Egypt’s representative said the region had suffered and continued to suffer from insecurity. Security and peace would not be possible when distinctions were made among States, whereby some were not obliged to comply with international frameworks. The matter of weapons of mass destruction in the Middle East must be dealt with in a universal manner and any comprehensive settlement in the region must include the ratification of the CTBT, he emphasized.
Israel’s representative also referred to the Middle East, saying that his country’s decision to sign the Treaty reflected its long-standing policy on arms control and non-proliferation, as well as international non-proliferation efforts, with due consideration of the region’s specific characteristics and Israel’s national security needs. Against the backdrop of non-compliance with non-proliferation regimes, especially in such regions as the Middle East, the importance of the CTBT as a tool to close such gaps was paramount, he added.
Also making statements in the concluding segment of the general debate were speakers representing Morocco, Angola, Belgium, Thailand, Azerbaijan, Venezuela, Chile, Portugal, Nigeria, Viet Nam, Ecuador and Indonesia.
The Conference also heard from a representative of Afghanistan, who spoke as a non-signatory to the Treaty.
A representative of International Physicians for the Prevention of Nuclear War addressed the Conference on behalf of NGOs.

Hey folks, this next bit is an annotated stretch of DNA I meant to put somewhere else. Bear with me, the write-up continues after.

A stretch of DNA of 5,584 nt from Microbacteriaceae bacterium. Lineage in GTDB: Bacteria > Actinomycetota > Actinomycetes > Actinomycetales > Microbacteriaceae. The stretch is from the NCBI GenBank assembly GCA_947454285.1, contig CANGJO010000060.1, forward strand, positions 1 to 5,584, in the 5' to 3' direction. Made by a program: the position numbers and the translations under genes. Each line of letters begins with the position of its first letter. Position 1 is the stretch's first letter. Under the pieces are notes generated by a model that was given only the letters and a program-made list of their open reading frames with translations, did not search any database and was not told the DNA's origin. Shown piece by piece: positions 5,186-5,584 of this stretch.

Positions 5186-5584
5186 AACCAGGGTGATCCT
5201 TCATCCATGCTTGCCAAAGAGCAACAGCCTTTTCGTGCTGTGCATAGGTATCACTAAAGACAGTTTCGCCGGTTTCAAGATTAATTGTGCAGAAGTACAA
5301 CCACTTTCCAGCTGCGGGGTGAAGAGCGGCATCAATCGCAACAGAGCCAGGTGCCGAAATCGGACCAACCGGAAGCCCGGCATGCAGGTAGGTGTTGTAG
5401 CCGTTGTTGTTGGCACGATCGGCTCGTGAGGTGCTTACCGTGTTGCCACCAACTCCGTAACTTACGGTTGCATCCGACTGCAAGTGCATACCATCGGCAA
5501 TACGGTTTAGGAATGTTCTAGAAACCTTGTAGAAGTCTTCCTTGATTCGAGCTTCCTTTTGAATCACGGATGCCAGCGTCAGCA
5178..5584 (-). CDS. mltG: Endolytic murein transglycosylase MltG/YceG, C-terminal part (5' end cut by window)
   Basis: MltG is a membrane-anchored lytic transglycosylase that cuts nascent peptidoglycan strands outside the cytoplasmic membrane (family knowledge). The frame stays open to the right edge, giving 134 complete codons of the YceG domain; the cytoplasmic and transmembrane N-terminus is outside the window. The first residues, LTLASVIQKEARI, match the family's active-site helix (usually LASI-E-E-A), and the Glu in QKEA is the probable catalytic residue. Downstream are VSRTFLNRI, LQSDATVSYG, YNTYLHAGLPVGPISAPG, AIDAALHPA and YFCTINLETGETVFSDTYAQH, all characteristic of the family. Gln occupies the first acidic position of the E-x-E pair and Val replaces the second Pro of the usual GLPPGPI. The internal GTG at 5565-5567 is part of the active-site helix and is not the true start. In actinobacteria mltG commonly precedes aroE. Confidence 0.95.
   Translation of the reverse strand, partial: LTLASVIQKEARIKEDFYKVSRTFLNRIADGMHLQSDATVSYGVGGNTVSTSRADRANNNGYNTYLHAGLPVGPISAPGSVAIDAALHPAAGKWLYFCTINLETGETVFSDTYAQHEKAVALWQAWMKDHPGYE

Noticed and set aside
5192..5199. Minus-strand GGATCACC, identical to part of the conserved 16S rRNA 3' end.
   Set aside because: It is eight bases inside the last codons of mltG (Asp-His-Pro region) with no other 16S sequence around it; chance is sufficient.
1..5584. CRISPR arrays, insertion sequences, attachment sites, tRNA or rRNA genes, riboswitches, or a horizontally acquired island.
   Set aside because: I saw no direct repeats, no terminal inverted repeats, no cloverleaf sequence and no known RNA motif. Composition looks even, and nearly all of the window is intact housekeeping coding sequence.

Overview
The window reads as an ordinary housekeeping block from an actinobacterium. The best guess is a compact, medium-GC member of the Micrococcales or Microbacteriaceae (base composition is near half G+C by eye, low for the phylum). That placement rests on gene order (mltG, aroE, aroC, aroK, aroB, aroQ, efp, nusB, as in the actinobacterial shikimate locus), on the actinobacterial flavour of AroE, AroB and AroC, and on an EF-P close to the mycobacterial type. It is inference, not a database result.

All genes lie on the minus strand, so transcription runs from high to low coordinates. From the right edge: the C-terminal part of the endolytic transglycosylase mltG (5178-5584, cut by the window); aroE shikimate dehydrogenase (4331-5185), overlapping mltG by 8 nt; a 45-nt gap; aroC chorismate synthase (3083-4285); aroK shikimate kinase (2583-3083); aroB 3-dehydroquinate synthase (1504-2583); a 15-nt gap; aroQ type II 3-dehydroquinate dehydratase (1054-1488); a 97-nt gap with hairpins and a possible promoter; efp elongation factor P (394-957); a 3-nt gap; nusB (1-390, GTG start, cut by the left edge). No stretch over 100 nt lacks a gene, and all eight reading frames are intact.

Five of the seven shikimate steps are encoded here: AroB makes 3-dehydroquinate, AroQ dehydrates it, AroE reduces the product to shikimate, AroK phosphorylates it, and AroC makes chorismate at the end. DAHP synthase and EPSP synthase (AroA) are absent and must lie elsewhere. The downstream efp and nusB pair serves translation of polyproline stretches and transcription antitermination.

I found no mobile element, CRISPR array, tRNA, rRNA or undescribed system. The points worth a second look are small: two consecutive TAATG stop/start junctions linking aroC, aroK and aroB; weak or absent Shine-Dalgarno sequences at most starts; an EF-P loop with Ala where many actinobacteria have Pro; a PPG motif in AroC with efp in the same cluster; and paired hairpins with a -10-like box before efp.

Key issues that dominated the three-day Conference included fears raised by most participants that further delay in the CTBT’s entry into force could lead to a resumption of nuclear testing, resulting in the acquisition of nuclear weapons by terrorists. Delegates also emphasized the need for the universal and complementary application of all instruments dealing with nuclear disarmament and non-proliferation.
OMAR ZNIBER (Morocco) said the adoption of the CTBT had followed complex and difficult negotiations aimed at ending the nuclear arms race and ensuring a peaceful world. The negotiations had achieved significant results, including the global verification regime. Those efforts must in no way be weakened or called into question and the momentum for a total banning of nuclear weapons must become irreversible, he stressed, adding that any further delay in the Treaty’s entry into force could only weaken the efforts of the international community.